A Pelham family whose annual Fourth of July celebration last year ended with an explosion that injured 13 is done with their neighborhood fireworks display.
“No, they will absolutely not have one,” Pelham Selectmen’s Chairman Ed Gleason said of his relatives in the Pappathan family. “This has been too traumatic an experience. There have been too many repercussions.”
For some, those repercussions will unfold for years to come. Gleason said his step-great-grandson, Ben Bertini, 4, can expect skin treatments for burns until he is 21.
A fire marshal’s investigation ruled the fireworks explosion, the worst in state history, accidental.
A report provided to the Legislature said one firework, what witnesses described as a “spinner,” flew off a deck, landing in a pile of reloadable mortar shells stored on a deck as people gathered to watch.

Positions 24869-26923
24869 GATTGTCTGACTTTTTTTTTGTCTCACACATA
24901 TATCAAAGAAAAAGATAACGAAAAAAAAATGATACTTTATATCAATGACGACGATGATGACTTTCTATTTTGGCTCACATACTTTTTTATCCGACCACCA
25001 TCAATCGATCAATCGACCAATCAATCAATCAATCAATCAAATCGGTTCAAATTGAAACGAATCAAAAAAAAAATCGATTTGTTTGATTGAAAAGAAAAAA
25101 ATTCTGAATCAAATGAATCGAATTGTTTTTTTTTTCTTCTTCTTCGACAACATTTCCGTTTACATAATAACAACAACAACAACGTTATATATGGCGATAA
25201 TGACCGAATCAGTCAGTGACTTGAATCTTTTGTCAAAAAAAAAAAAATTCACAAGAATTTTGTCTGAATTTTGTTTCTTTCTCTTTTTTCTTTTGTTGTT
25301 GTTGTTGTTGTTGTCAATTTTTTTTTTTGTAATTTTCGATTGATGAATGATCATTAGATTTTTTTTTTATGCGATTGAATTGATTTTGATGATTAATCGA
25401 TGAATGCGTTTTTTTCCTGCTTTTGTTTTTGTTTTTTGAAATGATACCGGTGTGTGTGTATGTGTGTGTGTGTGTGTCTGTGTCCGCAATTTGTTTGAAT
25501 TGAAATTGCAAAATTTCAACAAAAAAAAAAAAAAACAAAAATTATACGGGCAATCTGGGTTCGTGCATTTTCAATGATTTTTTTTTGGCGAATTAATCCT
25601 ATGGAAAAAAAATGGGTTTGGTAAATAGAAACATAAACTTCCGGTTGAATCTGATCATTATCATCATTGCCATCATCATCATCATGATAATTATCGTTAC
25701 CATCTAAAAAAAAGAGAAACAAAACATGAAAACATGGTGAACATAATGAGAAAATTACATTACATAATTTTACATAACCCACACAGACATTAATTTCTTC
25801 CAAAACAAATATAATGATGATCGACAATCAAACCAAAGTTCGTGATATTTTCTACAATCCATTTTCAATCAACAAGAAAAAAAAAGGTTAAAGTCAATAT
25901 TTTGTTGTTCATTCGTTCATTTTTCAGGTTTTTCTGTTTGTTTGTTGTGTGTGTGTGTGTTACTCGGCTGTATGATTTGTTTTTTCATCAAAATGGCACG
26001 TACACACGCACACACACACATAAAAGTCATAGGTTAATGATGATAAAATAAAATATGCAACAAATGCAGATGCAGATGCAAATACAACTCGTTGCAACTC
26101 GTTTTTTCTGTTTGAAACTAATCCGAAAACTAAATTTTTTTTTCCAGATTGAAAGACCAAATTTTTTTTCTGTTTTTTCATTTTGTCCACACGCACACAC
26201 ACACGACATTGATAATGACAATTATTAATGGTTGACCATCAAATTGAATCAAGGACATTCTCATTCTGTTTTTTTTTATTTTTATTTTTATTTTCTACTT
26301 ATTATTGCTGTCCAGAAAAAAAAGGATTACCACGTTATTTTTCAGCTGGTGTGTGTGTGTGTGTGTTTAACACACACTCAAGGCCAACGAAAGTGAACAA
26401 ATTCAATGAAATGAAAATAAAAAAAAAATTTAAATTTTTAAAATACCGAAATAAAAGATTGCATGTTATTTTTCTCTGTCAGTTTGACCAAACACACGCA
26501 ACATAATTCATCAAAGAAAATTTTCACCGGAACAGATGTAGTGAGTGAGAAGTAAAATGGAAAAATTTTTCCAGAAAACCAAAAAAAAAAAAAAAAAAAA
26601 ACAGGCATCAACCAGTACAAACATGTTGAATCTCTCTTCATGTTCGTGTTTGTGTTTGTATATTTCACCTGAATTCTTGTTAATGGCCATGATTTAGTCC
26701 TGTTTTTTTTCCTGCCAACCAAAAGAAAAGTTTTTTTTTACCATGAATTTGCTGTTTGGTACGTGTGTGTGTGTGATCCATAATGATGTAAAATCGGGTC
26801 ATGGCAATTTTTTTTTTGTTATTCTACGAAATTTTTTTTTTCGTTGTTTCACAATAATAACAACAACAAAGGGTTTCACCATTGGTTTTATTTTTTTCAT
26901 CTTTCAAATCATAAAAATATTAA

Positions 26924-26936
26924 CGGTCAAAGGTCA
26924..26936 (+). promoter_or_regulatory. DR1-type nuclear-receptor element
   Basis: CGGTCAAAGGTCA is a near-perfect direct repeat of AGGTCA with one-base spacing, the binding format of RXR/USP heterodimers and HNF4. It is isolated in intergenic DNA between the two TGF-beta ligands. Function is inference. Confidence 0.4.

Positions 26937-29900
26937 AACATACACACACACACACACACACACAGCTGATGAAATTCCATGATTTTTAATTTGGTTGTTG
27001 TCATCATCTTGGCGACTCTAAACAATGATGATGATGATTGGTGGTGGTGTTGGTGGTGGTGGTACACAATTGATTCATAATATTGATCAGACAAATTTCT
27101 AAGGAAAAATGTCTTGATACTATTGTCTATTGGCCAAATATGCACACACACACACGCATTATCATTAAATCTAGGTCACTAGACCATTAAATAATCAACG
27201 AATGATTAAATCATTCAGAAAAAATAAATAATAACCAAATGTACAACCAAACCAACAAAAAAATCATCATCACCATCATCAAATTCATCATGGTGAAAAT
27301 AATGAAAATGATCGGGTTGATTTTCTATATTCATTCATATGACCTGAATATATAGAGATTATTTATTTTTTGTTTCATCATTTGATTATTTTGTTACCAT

The horror that unfolded will be with the partygoers forever.
“I’ve learned that life can completely change in a matter of seconds,” homeowner Chris Pappathan told lawmakers.
The Legislature, at the urging of the fire marshal, is considering a ban of reloadable mortar shells, but put off action this session.
Pelham selectmen, in the aftermath of the accident, last year held community forums to consider actions that could have included a ban, but decided, 3-2, against pursuing tighter regulations.
No one who spoke to selectmen wanted a ban.
Town officials initially talked about working with fireworks companies to better educate the public about safety, but that has not happened.
“The education process has not materialized,” said Gleason, who had favored instituting a permit system after the accident. “This has died a slow death. There was no support for it.”
Ohio-based Phantom Fireworks, which operates stores in Londonderry and Seabrook, would oppose a state ban on reloadable mortars, a company executive said yesterday.
William A. Weimer, vice president with Phantom, said it wasn’t the fireworks that caused the injuries in Pelham.